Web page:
Bielonko’s research has spanned organizational psychology and underserved native communities, landing her grants and summer fellowships. “Eastern is an incredible place,” she said. “The experiences I’ve had, the great group of professors here.”

Angel Bleggi presents "Music Video as Performance Art."
Andrew Hoffman presents "Arduino Motor Manipulation."
Kayla Santos presents "Mood Alterations as a Result of Participation in 'Beat Saber' Virtual Reality Game."
Christiana Montalbano and Christian Fronckowiak present scenes from the operetta "The Mikado."

 

CREATE is as much a celebration of faculty mentorship as it is undergraduate success. Provost William Salka presented two awards to outstanding faculty mentors. “The many nominations we received detail how faculty have gone above and beyond expectations,” he said, “not only helping with research, but teaching students the skills they’ll need for their careers.”

Awards went to Biology Professor Amy Groth, nominated by her student Jonathan Rappi, and History Professor Scott Moore, nominated by his student Cassaundra Epes.

Groth’s mentorship of Rappi refined his honors thesis on cancer-gene interaction and contributed to his acceptance to present at the World Congress on Undergraduate Research (WCUR) this summer in Germany. Moore’s mentorship of Epes was a big reason her research — “The Ideal Woman: Sexology, Sex Reform and Engineering Marriage in Weimar Germany” — was accepted for publication and gained entry to the American Historical Association Annual Meeting this past January.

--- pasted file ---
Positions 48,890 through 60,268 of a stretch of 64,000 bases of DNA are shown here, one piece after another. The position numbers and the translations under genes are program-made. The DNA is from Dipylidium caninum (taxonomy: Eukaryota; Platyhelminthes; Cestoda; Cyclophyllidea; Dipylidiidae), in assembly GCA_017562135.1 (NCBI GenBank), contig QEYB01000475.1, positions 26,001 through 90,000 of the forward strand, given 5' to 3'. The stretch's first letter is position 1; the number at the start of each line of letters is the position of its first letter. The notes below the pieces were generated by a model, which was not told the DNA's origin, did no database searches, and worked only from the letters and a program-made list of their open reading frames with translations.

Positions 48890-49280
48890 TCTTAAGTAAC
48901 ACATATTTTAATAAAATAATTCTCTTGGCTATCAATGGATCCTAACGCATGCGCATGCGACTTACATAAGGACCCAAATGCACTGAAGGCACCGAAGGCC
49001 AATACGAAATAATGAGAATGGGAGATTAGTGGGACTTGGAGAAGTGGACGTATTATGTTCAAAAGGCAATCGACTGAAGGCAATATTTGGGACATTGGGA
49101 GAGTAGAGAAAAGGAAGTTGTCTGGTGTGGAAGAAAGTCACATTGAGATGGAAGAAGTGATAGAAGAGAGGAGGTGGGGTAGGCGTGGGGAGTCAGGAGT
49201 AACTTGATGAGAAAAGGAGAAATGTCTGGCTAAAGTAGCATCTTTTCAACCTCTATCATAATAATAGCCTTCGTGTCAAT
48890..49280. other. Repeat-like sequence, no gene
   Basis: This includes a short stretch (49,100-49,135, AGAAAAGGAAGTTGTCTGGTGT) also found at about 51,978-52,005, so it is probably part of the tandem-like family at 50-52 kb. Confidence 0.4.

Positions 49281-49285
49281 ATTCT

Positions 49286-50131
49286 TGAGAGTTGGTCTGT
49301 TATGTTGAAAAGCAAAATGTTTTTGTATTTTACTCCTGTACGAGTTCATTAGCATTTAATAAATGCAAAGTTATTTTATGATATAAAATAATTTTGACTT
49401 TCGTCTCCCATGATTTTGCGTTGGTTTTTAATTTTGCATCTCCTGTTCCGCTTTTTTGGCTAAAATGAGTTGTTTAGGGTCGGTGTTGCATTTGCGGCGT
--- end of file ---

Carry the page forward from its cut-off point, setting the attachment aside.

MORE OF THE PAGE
“There’s nothing like seeing your students grow intellectually, exploring a topic, solving a problem or following a creative muse,” said Núñez of mentoring students.

The CREATE conference reinforces high-impact practices such as mentored research and creative projects; increases the percentage of students who present their work, developing their communication and presentation skills; and contributes to the intellectual richness of the campus community.

Written by Michael Rouleau

Mohegan Tribal Chief Named Eastern’s Commencement Speaker

 Marilynn “Lynn” Malerba, chief of the Mohegan Tribe, will be the Commencement Speaker at Eastern Connecticut State University’s 129th Commencement Exercises on May 21 at the XL Center in Hartford. Malerba will also receive an honorary doctorate degree at the ceremonies.

Malerba has achieved an exemplary career in the health care and tribal governance fields. Not only has she served her community with distinction, she has brought national recognition to the State of Connecticut.

Chief Mutáwi Mutáhash (Many Hearts) Marilynn “Lynn” Malerba became the 18th Chief of the Mohegan Tribe on August 15, 2010, and is the first female chief in the tribe’s modern history. The position is a lifetime appointment made by the tribe’s council of elders. She previously served as chairwoman of the tribal council and was also executive director of health and human services for the tribal government.

Prior to her work for the Mohegan Tribe, Chief Malerba had a distinguished career as a registered nurse and served as director of cardiology and pulmonary services at Lawrence and Memorial Hospital. She earned her Doctor of Nursing Practice degree at Yale University and was named a Jonas Scholar. She holds a master’s degree in Public Administration from the University of Connecticut, and has an honorary doctorate from the University of St. Joseph in West Hartford.